QUESTION: [To Alison] Your character, did you base her on Mae West, or a little bit of Marylin Monroe? 

Alison: “Ah Mae West, interesting! I actually did a lot of research on the twenties, but Clara Bow may have been my main inspiration. I found that her spirit was so wonderful. She’s from Brooklyn. She just had an extraordinary gift of fluidity of motion. She’d be “OH, so alive” and dancing [She makes a very Queenie-esque dancing motion], and exquisitely happy, and then something would happen and suddenly she was just on the verge of tears and you just felt everything. It felt very current to me, the way she expressed herself. She felt like a thoroughly modern woman, and very free, and completely un self-conscious as well. She just trod lightly on the earth, Clara Bow, and I wanted to do the same.”

QUESTION: [To Alison] She [Queenie] has very human feelings?

Alison: “Of course, Queenie is deeply humane, she sees into everybody. She is an amazing at compassion and understanding, and she is all heart. It actually became the biggest challenge for me to remain open, and staying out of the way, not cluttering myself with too many thoughts or fears or pressures – just allowing my heart to come first.”

QUESTION: Will we see you guys in the second film? 

Dan: “I don’t know – that’s what they hinted at!” 

INTERVIEWER: But did you sign the contract? 

Dan: “We signed a contract for three and possibly four films”

INTERVIEWER: Ah, but it will be five, so renew your contract! There’s a great match between you in the film.

LEAKY: And there’s a lot of patisseries in Paris, so Jacob would love it!

QUESTION: How would you have your stories end? With a wedding or?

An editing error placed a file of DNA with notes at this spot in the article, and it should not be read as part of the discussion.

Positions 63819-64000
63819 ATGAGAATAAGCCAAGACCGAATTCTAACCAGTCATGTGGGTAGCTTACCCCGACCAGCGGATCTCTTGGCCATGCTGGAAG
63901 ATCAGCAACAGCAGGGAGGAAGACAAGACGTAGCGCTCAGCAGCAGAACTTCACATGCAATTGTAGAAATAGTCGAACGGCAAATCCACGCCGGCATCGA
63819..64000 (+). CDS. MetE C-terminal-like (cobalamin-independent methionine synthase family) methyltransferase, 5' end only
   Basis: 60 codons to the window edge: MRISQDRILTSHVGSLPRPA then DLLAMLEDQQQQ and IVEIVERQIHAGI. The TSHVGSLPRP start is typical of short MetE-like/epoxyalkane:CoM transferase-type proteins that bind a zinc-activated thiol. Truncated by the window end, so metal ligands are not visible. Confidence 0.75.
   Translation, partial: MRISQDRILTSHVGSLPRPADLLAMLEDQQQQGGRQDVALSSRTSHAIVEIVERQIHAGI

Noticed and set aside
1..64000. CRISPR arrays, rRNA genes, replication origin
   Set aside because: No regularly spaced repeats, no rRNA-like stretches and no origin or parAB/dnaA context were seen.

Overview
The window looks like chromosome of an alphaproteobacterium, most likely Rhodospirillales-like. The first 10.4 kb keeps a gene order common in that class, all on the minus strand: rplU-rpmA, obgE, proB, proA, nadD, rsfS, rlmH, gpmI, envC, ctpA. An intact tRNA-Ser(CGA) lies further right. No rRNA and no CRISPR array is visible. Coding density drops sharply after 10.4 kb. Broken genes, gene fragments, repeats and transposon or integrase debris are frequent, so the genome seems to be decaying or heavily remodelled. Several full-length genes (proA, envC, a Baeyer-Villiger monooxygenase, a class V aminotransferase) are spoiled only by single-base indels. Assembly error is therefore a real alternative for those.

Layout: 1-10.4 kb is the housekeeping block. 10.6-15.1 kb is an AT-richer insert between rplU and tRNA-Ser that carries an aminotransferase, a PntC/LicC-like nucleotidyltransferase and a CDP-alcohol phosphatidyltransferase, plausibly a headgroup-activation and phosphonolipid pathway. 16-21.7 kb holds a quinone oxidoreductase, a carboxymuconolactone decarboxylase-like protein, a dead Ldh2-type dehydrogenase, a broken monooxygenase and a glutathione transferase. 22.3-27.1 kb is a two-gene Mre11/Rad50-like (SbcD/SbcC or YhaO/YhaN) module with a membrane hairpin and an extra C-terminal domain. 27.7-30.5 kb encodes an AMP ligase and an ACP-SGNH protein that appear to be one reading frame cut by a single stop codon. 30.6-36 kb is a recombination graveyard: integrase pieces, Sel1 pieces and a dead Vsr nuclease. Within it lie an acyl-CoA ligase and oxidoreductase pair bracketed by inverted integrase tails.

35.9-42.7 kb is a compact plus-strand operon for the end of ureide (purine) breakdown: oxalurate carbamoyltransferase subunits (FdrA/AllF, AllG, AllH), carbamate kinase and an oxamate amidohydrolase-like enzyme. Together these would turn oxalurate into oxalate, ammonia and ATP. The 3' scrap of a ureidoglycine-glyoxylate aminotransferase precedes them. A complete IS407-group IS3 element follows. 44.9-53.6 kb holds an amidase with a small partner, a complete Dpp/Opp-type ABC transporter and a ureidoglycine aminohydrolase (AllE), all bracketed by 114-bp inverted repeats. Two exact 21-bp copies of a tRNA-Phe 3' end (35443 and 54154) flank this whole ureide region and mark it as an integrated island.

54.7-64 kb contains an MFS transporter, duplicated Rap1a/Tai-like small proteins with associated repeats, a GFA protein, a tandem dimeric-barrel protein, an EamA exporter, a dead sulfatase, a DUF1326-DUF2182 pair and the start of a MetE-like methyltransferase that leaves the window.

Dan: “It’d be fun it we ended up being someone’s parents or grandparents or something. I had this theory cause Hagrid, he has this story in one of the movies where he’s courting this giant woman [Madame Maxime], and he says [Dan puts on a rough West Country accent for this bit] “Ah, my mother, she was the magic one and my father was just a regular guy!” So I was wondering like, am I his father? 

“But I don’t think so because [he turns to Alison] you don’t have any giants blood in your body, do you? No. Who knows.”

Alison: “Sometimes I see these normal sized people with really tall children, so you could totally have a Hagrid sized child, it’s possible. You never know.”

Dan: “I could totally see Jacob with a Hagrid sized child, like, “This kid is too big! Take him away, just drop him off somewhere – Newt’ll raise him, teach him how to hang out with the animals.” [Everyone laughs]

Alison: “That’s how he got so big, too much magical strudel! [laughs emphatically] I overfed him, sorry – I just LOVED him so much!”

Alison’s smiles shines, I’m sure you’ll know what I mean when you see more of Queenie’s character on film, but as a person – not just as a character – Alison Sudol can make everybody smile just with a smile of her own! The way she talks about Queenie is inspiring, and her attachment to the empathetic nature of Queenie as a Legilimens runs deep. Alison herself has the perfect composer for such a complex, enigmatic character: she manages to hold her presence in such a delicate, yet confident manner, and speaking to Colleen Atwood at the premiere revealed that this was what helped shape Queenie’s costume in many ways.

QUESTION: How did you get this job? Your characters are very likeable, and you are both probably about to be very popular if the movie gets big- which it’s going to be! So how did you prepare for this, was it difficult? 

Alison: “Of course we’re very lucky, this is a very rare gift and we are very grateful.”